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Limits to plant regeneration in alpine vegetation on Tasmania's central plateau

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Misiak, WM 2007 , 'Limits to plant regeneration in alpine vegetation on Tasmania's central plateau', PhD thesis, University of Tasmania.

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Abstract

The long history of disturbance by human activities on Tasmania's Central Plateau has resulted in some of the most eroded alpine and subalpine country in Australia. Although the rate of vegetation and soil loss has declined following the introduction of myxomatosis, prohibition of burning, and the exclusion of stock grazing within the Tasmanian Wilderness World Heritage Area, recovery has been relatively slow, and erosion continues to occur. This study examined some of the current biotic and abiotic parameters affecting plant regeneration in alpine vegetation in the Central Plateau region.
Seed traps were used to assess the availability of seed for regeneration in different microhabitats. There were significant seasonal and locality differences in seed density and species richness. A total of 14 to 24 seed taxa per site were trapped over a 14 month period. Average seed densities per month ranged from 5 to 3,090 seeds m\(^{-2}\). In general, bare microhabitats captured similar numbers of seeds and taxa to those trapped in existing vegetation clumps, at the edges of prostrate Grevillea australis, and directly underneath this shrub. Germination trials of a variety of species showed high germinability under wide temperature regimes, indicating the potential for recruitment throughout much of the year. In addition, pitfall trapping found little evidence of invertebrate taxa associated with post dispersal seed harvesting in the area, but potential predation by small mammals and birds cannot be excluded.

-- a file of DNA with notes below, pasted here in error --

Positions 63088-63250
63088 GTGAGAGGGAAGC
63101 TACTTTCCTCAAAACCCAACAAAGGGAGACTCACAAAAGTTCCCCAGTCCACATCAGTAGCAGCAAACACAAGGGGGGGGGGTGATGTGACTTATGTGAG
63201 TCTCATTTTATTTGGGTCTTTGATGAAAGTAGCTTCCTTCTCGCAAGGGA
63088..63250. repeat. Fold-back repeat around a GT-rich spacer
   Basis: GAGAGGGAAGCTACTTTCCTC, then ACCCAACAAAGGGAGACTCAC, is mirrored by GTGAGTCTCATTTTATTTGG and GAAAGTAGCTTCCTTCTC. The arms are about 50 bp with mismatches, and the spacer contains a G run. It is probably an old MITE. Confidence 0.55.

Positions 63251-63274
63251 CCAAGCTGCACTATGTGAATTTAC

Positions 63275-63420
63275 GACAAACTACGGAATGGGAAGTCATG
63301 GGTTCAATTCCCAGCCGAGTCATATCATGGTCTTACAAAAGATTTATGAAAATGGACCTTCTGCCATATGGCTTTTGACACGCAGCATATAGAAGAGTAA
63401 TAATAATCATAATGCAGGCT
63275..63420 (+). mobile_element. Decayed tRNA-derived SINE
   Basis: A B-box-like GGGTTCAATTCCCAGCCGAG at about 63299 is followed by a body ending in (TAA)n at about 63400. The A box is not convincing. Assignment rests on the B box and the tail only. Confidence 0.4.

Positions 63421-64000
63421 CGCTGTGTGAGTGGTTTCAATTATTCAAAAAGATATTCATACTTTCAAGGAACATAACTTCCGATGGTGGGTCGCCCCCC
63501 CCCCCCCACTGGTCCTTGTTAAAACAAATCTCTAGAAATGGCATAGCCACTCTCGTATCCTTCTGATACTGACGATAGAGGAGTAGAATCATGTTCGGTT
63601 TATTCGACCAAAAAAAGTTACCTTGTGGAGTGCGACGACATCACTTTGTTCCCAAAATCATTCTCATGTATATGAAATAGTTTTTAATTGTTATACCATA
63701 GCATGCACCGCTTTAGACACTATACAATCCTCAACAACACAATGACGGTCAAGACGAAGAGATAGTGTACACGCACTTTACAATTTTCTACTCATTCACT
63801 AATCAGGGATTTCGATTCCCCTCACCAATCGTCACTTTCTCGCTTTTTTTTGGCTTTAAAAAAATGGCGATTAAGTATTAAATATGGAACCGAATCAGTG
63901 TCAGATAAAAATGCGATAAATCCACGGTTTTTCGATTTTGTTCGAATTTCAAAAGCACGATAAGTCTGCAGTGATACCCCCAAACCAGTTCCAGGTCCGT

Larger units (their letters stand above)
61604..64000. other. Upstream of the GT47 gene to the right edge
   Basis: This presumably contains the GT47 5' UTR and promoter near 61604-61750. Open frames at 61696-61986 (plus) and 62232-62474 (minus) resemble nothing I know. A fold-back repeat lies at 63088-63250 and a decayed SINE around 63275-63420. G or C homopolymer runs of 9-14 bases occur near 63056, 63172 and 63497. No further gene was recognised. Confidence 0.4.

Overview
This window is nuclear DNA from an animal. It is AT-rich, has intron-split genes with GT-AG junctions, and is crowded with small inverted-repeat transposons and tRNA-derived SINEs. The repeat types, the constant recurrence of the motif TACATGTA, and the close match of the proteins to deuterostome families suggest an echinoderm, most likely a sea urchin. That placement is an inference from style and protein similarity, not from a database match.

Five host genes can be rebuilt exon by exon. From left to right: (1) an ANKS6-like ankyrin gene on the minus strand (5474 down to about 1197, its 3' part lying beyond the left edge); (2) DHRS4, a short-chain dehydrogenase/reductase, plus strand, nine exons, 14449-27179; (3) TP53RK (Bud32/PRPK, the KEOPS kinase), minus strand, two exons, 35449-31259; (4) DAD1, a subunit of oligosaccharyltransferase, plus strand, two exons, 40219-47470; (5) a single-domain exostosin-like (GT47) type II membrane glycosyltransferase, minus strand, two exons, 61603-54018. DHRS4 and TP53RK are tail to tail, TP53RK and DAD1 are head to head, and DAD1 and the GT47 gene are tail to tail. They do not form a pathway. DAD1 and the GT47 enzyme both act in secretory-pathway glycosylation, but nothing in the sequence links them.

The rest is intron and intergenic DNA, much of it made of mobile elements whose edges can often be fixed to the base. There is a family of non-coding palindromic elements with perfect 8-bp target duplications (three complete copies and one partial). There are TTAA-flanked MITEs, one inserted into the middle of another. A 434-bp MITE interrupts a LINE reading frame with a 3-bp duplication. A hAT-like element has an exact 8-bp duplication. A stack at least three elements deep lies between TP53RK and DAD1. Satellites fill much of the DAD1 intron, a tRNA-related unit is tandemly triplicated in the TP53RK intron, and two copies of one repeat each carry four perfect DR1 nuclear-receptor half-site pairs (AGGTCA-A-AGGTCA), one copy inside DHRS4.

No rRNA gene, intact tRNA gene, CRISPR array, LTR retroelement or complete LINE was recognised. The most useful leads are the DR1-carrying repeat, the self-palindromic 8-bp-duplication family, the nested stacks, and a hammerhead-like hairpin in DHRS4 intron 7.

Some aspects of microclimate in eroded bare patches and under G. australis were also recorded. This native shrub species appears to play an important role in ameliorating the microenvironment for seedling establishment due to its prostrate habit, which limits levels of excessive solar radiation, velocity of desiccating wind gusts, and the extent of frost heave activity. Consequently, numbers of seedlings were significantly higher under Grevillea shrubs than in open patches throughout the year, despite seed arrival being similar. The frequency of freeze-thaw cycles, minimum soil surface temperature and relative humidity however, were not detectably different between. open and Grevillea microhabitats, while jute matting and Orites acicularis slash were effective in increasing minimum soil surface temperatures and relative humidity, and reducing freeze-thaw and frost heave activity compared to bare areas. Unexpected microclimatic readings could be attributed to the highly heterogeneous nature of the microhabitats.
This baseline data will improve our understanding of the processes and requirements for regeneration in highland areas and contribute to effective conservation and ecosystem management.

Item Type: Thesis - PhD
Authors/Creators:Misiak, WM
Keywords: Mountain plants, Mountain ecology, Ecological disturbances, Vegetation dynamics, Plant communities
Copyright Information:

Copyright 2007 the author - The University is continuing to endeavour to trace the copyright owner(s) and in the meantime this item has been reproduced here in good faith. We would be pleased to hear from the copyright owner(s).

Additional Information:

Thesis (PhD)--University of Tasmania, 2007. Includes bibliographical references. Ch. 1. Introduction -- Ch. 2. Microclimate -- Ch. 3. Seedling survivorship -- Ch. 4. Seed rain -- Ch. 5. Fate of seeds - post-dispersal predation -- Ch. 6. Fate of seeds - germination -- Ch. 7. General discussion and management implications

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